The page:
I finally (finished) read(ing) Bram Stoker’s “Dracula” recently.

I have to say it was both not what I was expecting and exactly what I was expecting.

Allow me to explain.

It was not what I was expecting because my idea of “Dracula” was more like a trapped-in-a-castle-with-a-madman tale. I had always had this idea that the tale of Dracula was a group of travellers had their ride break down somehow (horses died or ran off, carriage wheels broke, that kind of thing) and they were forced to seek refuge in Dracula’s castle.

Then one by one a traveller disappears and/or is discovered to have vampire bite marks on his or her neck.

Eventually someone figures out what is going on and the remaining travellers seek out the monster and kill it.

And I was partly right.

How it was everything I expected: it wasn’t gay like Twilight.

Sorry. I just wanted to make that joke.

Seriously though. I had heard things about how Dracula was a monster, that he was a vicious killing machine. Or at least a vicious turns-people-into-vampires machine. And that’s pretty much what he was.

But he was also so much more.

He was a conniving, fairly intelligent and brutal monster. He bites someone, and then returns until that person has been sucked enough that s/he is turned into a vampire.

And he has the power to command the weather, to a degree. He can also control animals. He can turn into a bat (OK, everyone knows that). I can take on a non-corporeal form.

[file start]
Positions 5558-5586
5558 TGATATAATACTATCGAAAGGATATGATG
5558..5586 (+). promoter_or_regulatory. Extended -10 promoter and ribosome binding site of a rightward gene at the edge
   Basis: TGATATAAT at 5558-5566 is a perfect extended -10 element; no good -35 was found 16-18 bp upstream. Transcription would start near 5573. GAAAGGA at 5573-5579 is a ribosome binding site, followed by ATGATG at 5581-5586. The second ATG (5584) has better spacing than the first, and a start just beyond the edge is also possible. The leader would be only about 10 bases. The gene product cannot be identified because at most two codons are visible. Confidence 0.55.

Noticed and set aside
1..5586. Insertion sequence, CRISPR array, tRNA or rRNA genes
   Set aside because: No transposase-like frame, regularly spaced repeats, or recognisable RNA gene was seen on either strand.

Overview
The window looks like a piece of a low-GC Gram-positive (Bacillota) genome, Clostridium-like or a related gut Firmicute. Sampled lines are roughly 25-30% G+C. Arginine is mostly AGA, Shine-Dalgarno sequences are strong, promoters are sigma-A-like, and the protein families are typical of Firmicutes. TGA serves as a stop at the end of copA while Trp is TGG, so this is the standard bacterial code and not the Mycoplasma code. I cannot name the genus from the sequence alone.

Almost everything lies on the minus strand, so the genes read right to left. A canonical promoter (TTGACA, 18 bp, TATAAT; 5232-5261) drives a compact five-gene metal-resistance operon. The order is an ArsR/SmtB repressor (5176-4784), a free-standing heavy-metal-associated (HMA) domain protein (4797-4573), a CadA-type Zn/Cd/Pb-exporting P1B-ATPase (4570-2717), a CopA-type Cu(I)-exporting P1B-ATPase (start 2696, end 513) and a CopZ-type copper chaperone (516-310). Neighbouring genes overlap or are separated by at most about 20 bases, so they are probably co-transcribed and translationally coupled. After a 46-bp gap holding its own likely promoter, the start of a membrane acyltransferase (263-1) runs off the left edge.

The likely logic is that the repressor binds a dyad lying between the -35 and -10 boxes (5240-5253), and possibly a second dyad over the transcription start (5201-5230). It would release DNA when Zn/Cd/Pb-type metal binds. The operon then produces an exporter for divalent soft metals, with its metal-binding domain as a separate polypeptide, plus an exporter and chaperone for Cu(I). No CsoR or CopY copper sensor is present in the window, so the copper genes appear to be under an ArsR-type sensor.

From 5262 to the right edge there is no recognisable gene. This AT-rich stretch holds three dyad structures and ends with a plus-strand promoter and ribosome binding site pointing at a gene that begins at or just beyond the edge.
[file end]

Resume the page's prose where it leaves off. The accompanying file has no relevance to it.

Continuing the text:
In short, he is pretty much the prototypical horror.

Now, when it comes to how Stoker wrote his tale, I have to say I have some issues. Not many. Just some.

I like how he varied the perspective as he revolved through Jonathan Harker, Mina Harker, Lucy, Dr. Seward and a few others. It allowed the knowledge and understanding of the tale’s happenings to be developed as each character began to realize what was going on. And it also meant the reader was able to see that progression and foresee the other characters figuring things out.

On the other hand, it required some mental gymnastics, especially if the reader had to stop reading midway through one character’s journal. But that wasn’t really that much of a problem, just more of an observation.

So, overall, I was very happy with Dracula. It more than made up for my decision to read “The Weir of Hermiston.” My god, that was horrible.